Tuesday, February 15, 2011

Horrors of house hunting in Geneva

No, I have not found one yet. I have serious doubts if I will ever find one.

So I landed up in Geneva a couple of weeks back, eager to start working at CERN, where all the action in our field is. All was great, except the small problem of finding a place to live. To all fairness, I heard it is a non trivial task, but I could not have found anything until I was here. After sorting visa issues, I started looking around.

Geneva is a beautiful city, and very international. While that feels nice, the presence of all the international organizations and the associated workforce is the main source of housing problem. In last ten years, for example, CERN has gone from an European lab to a truly international one, with a huge American presence. Unfortunately the housing market has not kept up with this population explosion.

That makes house owners and renting agencies the king in this skewed market. For each available dwelling, people apply. From my limited experience so far, I realized that putting together this application is no less harrowing than grad school application. They ask for copies of the work contract and pay slips, to be sure than that I will be here and can afford to pay the rent. Of course proof of identity and valid residence permit is required, as a document called "attestation de non poursuite" (obtained after waiting for an hour in a government office), which effectively proves that none is pursuing me for non-payment of rent or any bills (Is not the US credit history system wonderful?). One also wanted a letter of recommendation. I gather many people here also have a template for it, saying the applicant is among the top 5% of the renters, whatever may that mean. And then there is the application form itself. Usually in French, it has such probing questions like why I want this place. Next time I will answer because I have not found any other places - not sure that bare truth will exactly help me.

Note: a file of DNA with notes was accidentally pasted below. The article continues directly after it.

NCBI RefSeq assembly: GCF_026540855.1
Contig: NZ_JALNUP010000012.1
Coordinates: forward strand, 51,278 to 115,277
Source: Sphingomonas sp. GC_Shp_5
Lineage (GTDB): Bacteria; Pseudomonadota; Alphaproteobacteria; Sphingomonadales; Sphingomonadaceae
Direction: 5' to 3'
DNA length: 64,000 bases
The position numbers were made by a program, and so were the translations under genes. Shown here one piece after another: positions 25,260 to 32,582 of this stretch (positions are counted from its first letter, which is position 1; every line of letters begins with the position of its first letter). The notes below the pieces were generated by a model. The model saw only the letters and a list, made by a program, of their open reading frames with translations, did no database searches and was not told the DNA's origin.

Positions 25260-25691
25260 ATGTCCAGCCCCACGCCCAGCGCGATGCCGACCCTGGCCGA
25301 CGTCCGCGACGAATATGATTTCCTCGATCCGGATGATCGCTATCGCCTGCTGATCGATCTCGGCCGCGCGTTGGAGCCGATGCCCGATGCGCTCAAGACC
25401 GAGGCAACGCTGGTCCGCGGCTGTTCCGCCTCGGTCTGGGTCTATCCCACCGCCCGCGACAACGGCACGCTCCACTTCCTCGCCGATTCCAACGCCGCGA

So after collecting all these materials from a bunch of people, they select one. Positive discrimination is blatantly in effect, so families and women get preference, and single guys like me are rarely picked. So many of the people from CERN end up sharing houses. Now after living alone for all these years as graduate student and postdoc, I am not very thrilled by the idea, and I do not exactly think my living habits will endear myself to prospective housemates. The other option remains getting a room in a house. I seen one, a window-less room in a basement of a house, sharing a common entrance with the family living there, who did not seem to get the concept of flexible working hours and omni-present deadlines. That was not cheap either.

I lived in a spacious house, minutes away from the my institute and the train station in Dresden. Here, a place one third of its size, will probably cost thrice. If I find one, that is.

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